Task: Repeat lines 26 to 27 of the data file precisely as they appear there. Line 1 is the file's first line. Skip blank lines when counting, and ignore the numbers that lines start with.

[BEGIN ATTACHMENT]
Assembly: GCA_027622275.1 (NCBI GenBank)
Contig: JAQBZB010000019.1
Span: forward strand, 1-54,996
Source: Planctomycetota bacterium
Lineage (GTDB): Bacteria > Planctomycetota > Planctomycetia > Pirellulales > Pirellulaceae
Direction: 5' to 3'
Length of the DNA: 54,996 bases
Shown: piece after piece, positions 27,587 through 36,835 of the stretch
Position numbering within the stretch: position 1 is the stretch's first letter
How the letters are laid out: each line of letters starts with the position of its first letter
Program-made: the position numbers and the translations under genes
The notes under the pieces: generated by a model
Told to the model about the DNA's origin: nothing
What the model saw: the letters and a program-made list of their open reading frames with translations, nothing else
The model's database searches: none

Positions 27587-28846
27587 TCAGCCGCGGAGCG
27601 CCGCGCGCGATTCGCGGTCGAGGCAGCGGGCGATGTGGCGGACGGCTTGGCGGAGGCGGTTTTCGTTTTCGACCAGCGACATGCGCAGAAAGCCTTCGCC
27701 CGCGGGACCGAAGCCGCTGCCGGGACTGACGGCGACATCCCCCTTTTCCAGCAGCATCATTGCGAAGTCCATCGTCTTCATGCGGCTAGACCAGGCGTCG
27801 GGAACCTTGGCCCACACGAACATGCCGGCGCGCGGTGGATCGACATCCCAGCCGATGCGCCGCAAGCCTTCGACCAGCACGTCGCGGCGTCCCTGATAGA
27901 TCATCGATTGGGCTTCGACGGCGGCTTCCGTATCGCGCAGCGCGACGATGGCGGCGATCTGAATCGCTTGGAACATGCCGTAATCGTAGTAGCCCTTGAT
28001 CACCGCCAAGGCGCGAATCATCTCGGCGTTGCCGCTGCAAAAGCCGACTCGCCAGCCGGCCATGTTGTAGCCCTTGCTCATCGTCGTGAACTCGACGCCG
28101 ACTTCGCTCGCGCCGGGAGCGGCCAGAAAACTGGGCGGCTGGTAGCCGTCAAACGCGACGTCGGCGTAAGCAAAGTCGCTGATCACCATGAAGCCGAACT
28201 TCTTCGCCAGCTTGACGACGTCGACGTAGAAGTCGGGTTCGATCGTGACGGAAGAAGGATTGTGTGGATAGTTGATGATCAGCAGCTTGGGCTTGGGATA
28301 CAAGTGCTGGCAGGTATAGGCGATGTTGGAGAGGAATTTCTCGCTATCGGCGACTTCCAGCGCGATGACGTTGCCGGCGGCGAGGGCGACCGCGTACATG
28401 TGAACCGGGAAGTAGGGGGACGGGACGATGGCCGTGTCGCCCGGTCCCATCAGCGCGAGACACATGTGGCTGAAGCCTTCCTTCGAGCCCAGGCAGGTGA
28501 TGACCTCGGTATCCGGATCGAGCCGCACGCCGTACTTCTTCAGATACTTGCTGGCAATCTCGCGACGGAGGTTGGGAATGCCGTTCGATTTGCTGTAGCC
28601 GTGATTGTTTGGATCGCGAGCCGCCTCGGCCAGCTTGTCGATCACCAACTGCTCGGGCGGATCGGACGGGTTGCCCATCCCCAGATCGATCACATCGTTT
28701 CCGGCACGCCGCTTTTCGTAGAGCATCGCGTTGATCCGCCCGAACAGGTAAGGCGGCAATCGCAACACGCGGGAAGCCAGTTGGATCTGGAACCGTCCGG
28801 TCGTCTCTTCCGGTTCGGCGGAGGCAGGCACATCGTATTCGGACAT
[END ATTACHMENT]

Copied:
28401 TGAACCGGGAAGTAGGGGGACGGGACGATGGCCGTGTCGCCCGGTCCCATCAGCGCGAGACACATGTGGCTGAAGCCTTCCTTCGAGCCCAGGCAGGTGA
28501 TGACCTCGGTATCCGGATCGAGCCGCACGCCGTACTTCTTCAGATACTTGCTGGCAATCTCGCGACGGAGGTTGGGAATGCCGTTCGATTTGCTGTAGCC